The time has come to remove the final barriers to fully unlock our country's tourism treasures and the intrinsic value of travelling for all South Africans, thereby bolstering our contribution to job creation and poverty alleviation.
In implementing our domestic tourism growth and cultural and heritage tourism strategies, we will also be conducting an assessment of all our world heritage sites, which, as part of the rich heritage of our country, have been identified as products with intrinsic tourism value.
From these assessments, it is envisaged that we will identify the various levels of intervention for each of the products and that, together with the Department of Arts and Culture, we will prioritise projects to be initiated from 2014 onwards. We have also developed marketing tools for these sites, which will be distributed at strategic areas, including ports of entry, missions and embassies throughout the world, using various languages and media.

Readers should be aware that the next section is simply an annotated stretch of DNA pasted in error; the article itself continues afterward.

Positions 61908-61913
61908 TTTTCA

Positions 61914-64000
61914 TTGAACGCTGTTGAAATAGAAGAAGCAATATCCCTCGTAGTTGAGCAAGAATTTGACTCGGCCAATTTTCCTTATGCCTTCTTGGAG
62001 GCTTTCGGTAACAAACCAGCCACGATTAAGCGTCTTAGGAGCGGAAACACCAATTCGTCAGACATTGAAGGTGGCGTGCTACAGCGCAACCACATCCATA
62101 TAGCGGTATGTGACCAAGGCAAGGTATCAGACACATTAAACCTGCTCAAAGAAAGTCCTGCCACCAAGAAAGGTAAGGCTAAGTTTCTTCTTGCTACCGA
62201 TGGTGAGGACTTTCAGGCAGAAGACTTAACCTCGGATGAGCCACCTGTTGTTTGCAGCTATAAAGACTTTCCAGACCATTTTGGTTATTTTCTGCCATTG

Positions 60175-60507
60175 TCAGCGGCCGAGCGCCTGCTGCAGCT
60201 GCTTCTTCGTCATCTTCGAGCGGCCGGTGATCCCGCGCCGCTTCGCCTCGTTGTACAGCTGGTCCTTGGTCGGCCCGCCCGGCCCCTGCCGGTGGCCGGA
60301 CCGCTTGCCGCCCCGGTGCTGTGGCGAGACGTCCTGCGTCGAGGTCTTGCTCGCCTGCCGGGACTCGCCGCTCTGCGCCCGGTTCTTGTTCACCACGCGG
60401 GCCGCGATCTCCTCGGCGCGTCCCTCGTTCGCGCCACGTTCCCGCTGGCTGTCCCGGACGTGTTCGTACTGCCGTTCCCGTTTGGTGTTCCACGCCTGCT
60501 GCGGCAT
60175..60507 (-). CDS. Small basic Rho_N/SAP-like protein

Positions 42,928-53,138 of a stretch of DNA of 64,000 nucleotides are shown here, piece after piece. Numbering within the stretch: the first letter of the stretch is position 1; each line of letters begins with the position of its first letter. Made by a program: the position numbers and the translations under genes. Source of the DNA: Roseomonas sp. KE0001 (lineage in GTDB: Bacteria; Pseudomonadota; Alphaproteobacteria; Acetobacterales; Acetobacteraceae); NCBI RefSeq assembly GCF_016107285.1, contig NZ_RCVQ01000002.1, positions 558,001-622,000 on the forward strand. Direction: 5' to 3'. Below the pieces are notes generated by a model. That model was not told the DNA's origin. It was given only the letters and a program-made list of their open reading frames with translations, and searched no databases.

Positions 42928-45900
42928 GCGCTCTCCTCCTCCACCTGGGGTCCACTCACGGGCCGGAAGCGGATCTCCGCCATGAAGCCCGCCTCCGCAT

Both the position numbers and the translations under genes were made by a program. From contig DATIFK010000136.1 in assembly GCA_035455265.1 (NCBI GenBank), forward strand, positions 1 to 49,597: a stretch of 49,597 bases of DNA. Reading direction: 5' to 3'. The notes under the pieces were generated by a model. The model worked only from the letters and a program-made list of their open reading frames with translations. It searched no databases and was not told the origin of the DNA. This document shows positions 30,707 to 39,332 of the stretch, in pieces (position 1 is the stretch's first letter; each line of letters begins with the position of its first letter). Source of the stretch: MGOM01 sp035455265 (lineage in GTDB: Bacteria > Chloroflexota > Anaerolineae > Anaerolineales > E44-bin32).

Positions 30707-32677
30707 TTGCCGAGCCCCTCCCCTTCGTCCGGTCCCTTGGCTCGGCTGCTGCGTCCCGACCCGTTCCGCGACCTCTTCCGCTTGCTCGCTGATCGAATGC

The department is also in its first year of implementing regional tourism support packages. We have compiled provincial profiles to better understand the status quo of tourism in the nine provinces. Strategic and critical areas for tourism development were identified for support. The support ranges from tourism infrastructure development and nodal and spatial development zones to skills development programmes, service excellence awareness and training, tourism routes development, rural tourism programmes and strategic niche tourism market development.
Tourism is a key sector of the economy and is making a difference in the lives of ordinary South Africans. The role that tourism is playing in our country should never be underestimated. In terms of the latest Tourism Satellite Account released by Statistics SA, for the period ending December 2011 the direct tourism contribution to the gross domestic product went up by 5% - to R84,3 billion in 2011. Direct employment in the sector as a percentage of overall employment in the country went up from 4,3% to 4,5% between 2010 and 2011. This was as a result of the increase of about 31 000 indirect jobs in the sector from 2010 to a total direct employment rate of just over 598 000 in 2011.